After a while we came across this little gem…
A lovely sandy little bay, Seahouses Bay, almost completely surrounded by rock, an absolute gem especially on a day like today – almost totally sheltered from the wind – here we shall stop and play for a while.
We went back up on the footpath and from here it was a mile or so until we arrived on the outskirts of Craster.
Looking even nicer today in the sunshine – yep we could holiday here.
Back up through the village and along the lanes to the car to complete this 7.5 mile round walk.
A bit of a mizzog day today, spitting most of the day though not enough to actually make you wet especially as there was a brisk sea breeze. Today we drove to High Newton, parking the car in the village (free) and wandering the mile or so down to Football Hole Beach to pick up where we left off yesterday.
It doesn’t look quite so appealing on this grey and damp day. After a little play for Poppydog we picked up the path along the dunes and around Newton Point. Along this stretch there is no beach just rocks being battered by the waves, until you arrive at Newton-by-the-sea a pretty village of mostly holiday lets (NT) by the looks along a pretty sandy crescent shaped cove.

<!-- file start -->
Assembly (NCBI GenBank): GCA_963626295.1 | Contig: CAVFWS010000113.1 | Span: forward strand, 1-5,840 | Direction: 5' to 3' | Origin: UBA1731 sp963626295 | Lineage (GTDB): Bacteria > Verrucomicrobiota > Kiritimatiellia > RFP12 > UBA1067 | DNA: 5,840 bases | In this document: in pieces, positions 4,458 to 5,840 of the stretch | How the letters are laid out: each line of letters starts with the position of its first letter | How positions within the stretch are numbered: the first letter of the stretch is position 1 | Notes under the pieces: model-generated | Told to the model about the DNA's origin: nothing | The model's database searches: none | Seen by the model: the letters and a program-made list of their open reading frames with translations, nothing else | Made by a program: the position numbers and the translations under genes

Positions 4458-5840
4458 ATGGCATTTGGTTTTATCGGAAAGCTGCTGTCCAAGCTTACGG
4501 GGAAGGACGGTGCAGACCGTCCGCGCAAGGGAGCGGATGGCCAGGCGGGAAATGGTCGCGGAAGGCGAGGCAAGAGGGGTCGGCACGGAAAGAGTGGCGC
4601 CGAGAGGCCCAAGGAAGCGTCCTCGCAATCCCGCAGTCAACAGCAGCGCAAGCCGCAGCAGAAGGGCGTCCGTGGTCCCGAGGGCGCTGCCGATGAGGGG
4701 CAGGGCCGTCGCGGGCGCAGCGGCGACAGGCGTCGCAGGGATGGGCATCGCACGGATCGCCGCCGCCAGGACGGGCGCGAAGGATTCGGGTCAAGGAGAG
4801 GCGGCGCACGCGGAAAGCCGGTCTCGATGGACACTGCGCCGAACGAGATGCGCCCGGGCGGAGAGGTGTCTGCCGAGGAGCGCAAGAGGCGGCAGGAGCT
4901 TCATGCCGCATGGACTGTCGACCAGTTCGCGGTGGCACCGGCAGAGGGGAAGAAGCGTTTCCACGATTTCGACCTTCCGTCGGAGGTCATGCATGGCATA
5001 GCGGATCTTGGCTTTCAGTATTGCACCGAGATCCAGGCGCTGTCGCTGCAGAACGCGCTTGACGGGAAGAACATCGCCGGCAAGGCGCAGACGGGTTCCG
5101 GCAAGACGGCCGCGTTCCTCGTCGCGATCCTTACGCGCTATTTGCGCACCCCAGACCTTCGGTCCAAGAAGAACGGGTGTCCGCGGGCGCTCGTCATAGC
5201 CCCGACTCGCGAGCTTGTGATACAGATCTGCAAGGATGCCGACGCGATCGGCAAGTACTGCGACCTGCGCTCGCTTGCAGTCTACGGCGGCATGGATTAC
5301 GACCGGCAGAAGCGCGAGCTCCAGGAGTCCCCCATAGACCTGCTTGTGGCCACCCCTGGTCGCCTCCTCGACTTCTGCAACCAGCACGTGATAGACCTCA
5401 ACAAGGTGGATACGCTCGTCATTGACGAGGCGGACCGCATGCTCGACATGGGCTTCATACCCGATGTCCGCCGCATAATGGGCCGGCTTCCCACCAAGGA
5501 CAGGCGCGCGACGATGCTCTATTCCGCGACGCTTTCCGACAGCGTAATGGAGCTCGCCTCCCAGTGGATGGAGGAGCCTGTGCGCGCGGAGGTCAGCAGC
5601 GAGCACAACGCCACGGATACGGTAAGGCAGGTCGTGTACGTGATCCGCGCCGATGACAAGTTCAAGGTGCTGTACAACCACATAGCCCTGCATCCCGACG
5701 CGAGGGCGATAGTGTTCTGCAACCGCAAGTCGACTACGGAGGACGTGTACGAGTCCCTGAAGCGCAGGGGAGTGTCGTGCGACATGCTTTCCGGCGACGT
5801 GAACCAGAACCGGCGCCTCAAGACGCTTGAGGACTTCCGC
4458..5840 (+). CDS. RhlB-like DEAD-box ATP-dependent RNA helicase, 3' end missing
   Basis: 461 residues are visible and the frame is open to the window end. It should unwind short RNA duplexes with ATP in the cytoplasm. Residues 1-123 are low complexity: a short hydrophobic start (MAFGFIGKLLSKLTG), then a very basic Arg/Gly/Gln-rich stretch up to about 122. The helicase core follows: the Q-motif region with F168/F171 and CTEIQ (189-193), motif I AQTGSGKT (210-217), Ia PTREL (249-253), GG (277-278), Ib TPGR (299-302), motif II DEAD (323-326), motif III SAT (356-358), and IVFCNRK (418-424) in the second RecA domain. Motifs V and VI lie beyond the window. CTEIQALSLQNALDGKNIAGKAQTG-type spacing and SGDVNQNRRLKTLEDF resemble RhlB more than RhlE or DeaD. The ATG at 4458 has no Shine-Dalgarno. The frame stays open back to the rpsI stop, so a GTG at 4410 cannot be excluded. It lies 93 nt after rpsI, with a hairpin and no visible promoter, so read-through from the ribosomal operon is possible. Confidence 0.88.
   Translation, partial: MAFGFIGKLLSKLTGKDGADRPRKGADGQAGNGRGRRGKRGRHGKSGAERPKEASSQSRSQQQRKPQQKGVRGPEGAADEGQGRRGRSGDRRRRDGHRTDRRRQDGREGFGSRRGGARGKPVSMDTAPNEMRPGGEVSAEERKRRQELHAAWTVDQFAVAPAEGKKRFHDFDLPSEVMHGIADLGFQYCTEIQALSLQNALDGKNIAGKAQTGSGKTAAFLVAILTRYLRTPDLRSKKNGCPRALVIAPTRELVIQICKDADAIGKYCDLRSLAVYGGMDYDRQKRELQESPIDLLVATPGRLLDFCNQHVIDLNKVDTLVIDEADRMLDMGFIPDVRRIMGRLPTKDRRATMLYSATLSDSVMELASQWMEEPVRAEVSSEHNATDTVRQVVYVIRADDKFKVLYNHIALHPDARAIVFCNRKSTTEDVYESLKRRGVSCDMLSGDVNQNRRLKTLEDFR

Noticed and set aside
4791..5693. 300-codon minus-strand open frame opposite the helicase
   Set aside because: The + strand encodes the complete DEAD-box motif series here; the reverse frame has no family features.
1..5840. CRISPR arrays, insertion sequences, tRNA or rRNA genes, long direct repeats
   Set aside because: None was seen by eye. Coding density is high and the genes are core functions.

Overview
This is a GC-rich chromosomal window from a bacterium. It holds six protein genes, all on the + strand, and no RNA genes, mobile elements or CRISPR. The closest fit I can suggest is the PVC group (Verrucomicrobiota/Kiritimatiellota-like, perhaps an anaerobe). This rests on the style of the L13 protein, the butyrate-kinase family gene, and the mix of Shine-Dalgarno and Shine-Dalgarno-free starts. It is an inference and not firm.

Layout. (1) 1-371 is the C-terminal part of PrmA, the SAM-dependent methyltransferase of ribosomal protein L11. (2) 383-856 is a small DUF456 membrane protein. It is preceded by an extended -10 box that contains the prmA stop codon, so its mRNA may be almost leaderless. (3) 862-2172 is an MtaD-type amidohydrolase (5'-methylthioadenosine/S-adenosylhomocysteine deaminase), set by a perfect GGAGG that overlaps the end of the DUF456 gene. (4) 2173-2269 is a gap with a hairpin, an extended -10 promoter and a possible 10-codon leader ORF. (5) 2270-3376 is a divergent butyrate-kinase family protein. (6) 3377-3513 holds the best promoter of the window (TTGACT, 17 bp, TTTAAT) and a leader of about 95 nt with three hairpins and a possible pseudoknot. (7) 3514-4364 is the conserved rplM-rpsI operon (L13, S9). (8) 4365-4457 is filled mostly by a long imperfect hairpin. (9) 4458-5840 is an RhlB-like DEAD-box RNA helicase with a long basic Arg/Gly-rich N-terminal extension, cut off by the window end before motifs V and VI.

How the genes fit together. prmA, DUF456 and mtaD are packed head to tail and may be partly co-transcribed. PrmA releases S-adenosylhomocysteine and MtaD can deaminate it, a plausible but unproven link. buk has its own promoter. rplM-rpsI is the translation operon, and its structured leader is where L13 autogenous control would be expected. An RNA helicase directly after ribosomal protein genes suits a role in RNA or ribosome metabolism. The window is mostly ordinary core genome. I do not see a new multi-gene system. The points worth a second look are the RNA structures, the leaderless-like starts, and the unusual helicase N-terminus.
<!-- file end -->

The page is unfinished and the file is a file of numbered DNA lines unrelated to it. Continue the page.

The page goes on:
Judging by all the buoys in the bay, during the summer it is probably full of small craft with only a few left out there at the moment. It also manages to support a Pub – a great place for a holiday.
The beach doesn’t stop even though it is almost high tide and around the corner is Embleton Bay.
A long sandy bay stretching around a wide bay, backed with dunes and the obligatory golf course beyond that!
At the far end of the bay stands the ruins of Dunstanburgh Castle, creating a dramatic silhouette against the grey sky.
We continued on to the end of the bay, which we more or less had to ourselves with the exception of one brave soul kite surfing and seeming to spend much of the time airborne!
At the end of the beach we made our return journey through the dunes as the beach had disappeared under the tide in parts. Just outside Low Newton up in the dunes are about 20 little cabins (1 bed, living / kitchen area and bathroom), some really exposed and some nestling in the dunes with no vehicular access for at least a mile- apparently wheelbarrows are an essential item to life in one of these – how fab!
The weather might have been against us but it was still a lovely 8 mile walk.